Edgar Wright makes films for film geeks. His breakout hit, “Shaun of the Dead” mixed George Romero-inspired zombie gore with his own dry English comedy sensibilities. “Scott Pilgrim vs. The World” may have underperformed at the box office, but it is one of the best-edited, funniest video game movies of all time. He may not be well known to the casual filmgoer, but any cinephile’s ears perk up when Edgar Wright is mentioned.
This year, he has given documentary filmmaking a try with “The Sparks Brothers.”
Sparks, the California-born, United Kingdom-cultivated pop duo is made up of Ron and Russel Mael. The keyboard player and vocalist, respectively, have been making music together since 1970. Their public personas are reserved. The brothers have not given many interviews about who they are and where they have come from—until now.
At the start of the film, in a genius visual pun, curtains are pulled back to reveal the Sparks in hopes to get to know them better.
There is a strong friendship between Wright and the Mael’s as the interviews between the three of them are funny and laid back. Wright uses current-day visits to the Mael’s house and their favorite coffee shop, along with older archival footage of concerts and talk show appearances. Seeing these two at home, at work and at play is a great detour from the album run-through that gives “The Sparks Brothers’’ its structure.
The pair of musicians have recorded 24 studio albums since 1970; almost one every two years. While the documentary never discloses their secret to time management, Wright tries his hardest to mention each of these albums. Wright devotes a lot of time and energy into the album that put Sparks on the map, “Kimono My House.” Wright brings his own vinyl copy of the album on camera as the interviewees marvel at the iconic cover. With the lyrics printed on the back, the brothers reminisce over the intricate lyrics of their lead single, “This Town Ain’t Big Enough for Both of Us.”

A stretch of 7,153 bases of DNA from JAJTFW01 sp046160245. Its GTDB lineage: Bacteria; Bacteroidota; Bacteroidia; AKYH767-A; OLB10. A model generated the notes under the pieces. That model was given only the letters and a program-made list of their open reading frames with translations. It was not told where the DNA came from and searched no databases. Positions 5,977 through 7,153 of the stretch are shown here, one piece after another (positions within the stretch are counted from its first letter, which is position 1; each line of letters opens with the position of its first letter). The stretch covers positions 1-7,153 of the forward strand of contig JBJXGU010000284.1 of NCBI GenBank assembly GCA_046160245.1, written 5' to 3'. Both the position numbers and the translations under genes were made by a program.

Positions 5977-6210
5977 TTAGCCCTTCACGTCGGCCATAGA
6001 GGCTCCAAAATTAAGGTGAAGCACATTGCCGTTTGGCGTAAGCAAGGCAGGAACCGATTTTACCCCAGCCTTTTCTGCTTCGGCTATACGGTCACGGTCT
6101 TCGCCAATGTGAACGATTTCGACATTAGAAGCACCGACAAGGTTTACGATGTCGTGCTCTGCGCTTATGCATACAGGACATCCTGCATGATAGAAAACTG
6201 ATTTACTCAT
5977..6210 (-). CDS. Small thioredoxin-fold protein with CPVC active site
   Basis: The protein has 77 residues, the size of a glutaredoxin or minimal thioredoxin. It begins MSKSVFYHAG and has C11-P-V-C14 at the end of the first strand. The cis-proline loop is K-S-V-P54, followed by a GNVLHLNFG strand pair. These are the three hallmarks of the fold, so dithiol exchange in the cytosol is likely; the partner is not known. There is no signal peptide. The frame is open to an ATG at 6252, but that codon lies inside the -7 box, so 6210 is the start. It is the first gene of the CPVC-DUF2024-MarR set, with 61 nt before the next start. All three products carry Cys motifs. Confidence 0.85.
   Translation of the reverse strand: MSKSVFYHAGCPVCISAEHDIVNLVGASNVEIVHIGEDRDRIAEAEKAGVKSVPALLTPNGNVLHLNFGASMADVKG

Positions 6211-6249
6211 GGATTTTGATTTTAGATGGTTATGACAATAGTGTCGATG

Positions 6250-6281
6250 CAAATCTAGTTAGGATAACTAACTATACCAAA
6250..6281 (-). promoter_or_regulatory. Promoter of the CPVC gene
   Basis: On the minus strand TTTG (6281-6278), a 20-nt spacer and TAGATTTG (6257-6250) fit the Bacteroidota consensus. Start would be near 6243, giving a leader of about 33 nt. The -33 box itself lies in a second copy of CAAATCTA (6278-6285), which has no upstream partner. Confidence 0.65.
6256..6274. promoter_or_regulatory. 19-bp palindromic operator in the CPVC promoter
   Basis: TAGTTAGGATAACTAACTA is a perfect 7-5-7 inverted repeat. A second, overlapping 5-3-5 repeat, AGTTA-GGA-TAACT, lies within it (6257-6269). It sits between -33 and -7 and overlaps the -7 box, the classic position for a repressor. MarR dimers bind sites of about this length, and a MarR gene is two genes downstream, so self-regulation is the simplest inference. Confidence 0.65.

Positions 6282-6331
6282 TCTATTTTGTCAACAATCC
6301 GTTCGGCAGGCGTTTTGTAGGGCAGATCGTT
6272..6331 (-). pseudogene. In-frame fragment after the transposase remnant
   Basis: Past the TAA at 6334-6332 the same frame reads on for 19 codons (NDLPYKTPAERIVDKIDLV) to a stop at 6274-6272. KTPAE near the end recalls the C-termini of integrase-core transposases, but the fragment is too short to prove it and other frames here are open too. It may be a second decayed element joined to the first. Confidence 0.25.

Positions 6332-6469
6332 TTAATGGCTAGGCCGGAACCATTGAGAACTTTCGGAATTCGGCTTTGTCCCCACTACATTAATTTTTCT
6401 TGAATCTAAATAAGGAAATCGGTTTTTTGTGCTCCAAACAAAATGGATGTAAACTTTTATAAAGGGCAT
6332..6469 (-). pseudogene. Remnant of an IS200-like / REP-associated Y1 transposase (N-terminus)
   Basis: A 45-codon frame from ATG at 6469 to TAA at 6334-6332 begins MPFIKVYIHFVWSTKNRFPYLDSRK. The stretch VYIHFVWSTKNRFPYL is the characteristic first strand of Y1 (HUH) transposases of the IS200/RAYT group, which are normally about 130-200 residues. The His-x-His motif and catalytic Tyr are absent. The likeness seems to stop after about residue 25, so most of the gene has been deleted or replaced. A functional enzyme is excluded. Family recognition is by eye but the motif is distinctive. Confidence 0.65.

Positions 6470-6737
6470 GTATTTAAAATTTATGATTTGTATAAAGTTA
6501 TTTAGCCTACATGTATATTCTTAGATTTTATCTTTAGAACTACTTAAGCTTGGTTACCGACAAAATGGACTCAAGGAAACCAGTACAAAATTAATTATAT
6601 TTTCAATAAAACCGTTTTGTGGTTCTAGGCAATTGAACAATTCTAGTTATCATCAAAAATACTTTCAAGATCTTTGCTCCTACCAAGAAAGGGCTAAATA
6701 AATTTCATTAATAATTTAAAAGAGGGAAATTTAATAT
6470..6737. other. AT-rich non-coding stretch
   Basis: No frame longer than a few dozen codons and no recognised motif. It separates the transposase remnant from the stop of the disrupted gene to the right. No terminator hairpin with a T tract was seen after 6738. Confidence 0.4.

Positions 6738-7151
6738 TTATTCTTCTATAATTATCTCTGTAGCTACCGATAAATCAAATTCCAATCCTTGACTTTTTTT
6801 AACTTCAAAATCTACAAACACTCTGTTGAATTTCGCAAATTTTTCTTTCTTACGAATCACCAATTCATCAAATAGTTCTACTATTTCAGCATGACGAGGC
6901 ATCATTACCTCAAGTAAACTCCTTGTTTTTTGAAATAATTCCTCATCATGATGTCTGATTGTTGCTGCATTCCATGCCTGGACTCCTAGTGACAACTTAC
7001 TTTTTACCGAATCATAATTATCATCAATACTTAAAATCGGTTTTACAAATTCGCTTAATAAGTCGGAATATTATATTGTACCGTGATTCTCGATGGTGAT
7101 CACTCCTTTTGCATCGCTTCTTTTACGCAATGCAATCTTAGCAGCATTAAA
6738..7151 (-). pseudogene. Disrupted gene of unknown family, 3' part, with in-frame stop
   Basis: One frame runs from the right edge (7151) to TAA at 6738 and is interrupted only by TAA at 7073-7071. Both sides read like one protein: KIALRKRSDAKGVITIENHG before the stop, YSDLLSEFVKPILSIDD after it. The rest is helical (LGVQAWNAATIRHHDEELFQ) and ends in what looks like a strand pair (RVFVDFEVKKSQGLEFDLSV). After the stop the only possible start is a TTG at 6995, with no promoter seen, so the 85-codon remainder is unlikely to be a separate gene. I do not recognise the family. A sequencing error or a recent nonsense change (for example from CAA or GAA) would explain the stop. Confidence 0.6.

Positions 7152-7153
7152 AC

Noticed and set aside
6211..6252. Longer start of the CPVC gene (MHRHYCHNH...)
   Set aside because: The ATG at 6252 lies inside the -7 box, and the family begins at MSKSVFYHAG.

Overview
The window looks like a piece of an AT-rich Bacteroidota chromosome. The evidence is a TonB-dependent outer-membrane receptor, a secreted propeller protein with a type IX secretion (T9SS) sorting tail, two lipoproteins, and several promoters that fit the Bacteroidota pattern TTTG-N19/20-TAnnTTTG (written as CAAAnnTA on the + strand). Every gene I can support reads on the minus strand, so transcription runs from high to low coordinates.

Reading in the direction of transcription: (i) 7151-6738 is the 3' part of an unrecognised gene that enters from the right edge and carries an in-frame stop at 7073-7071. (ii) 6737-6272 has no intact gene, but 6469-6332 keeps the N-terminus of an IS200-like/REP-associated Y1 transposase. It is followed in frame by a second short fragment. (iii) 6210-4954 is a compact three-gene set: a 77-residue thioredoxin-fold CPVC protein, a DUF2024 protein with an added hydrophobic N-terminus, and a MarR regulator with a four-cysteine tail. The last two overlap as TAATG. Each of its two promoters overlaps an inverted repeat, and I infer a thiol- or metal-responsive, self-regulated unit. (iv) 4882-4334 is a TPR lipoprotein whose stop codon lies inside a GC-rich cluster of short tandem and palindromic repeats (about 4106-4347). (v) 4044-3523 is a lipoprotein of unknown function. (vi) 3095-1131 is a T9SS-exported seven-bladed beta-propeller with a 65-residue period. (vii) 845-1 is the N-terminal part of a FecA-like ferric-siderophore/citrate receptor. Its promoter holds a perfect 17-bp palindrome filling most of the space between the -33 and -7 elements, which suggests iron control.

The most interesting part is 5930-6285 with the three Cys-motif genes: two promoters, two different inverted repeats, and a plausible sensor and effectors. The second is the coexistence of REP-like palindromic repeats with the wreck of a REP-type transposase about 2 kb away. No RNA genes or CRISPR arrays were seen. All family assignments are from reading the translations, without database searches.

The stars interviewed for the documentary aren’t just Ron and Russel. The list includes ‘Weird Al’ Yankovic, Steve Jones, Jason Schwartzman and Patton Oswalt. That is only in the first five minutes. Edgar Wright exhausted his contact list to fill this film with celebrities that grew up with Sparks, and mix the interviews with musicians and managers that spent plenty of time with the brothers in the recording studio. Everyone has nothing but nice things to say about Sparks.
It isn’t to say that the film is propaganda, as they do acknowledge the difficult times the Sparks went through. Their financial failure of “Interior Design” that led to a difficult period when no labels wanted to sign their albums is acknowledged, but not dwelled on. Their constant and consistent artistic output does not give a lot of opportunity for negative coverage in the documentary.
This is Edgar Wright’s longest film at two hours and 20 minutes, but it flies right by. His work with editor Paul Trewartha creates a phenomenal pace as he cuts to the intricate beats of the Sparks’ music. “Tryouts For The Human Race” is an incredible song on its own, but when it is set to interviewees humming the bassline and miming the drums it becomes artful. Here, Wright and Trewarth remind the audience that music is a participatory experience.
Edgar Wright’s cinematic energy that makes his fictional films so exciting is still present when he is dealing with reality. “The Sparks Brothers’’ might be a documentary about a band viewers have never heard of, but after watching, viewers won’t stop listening to the Sparks.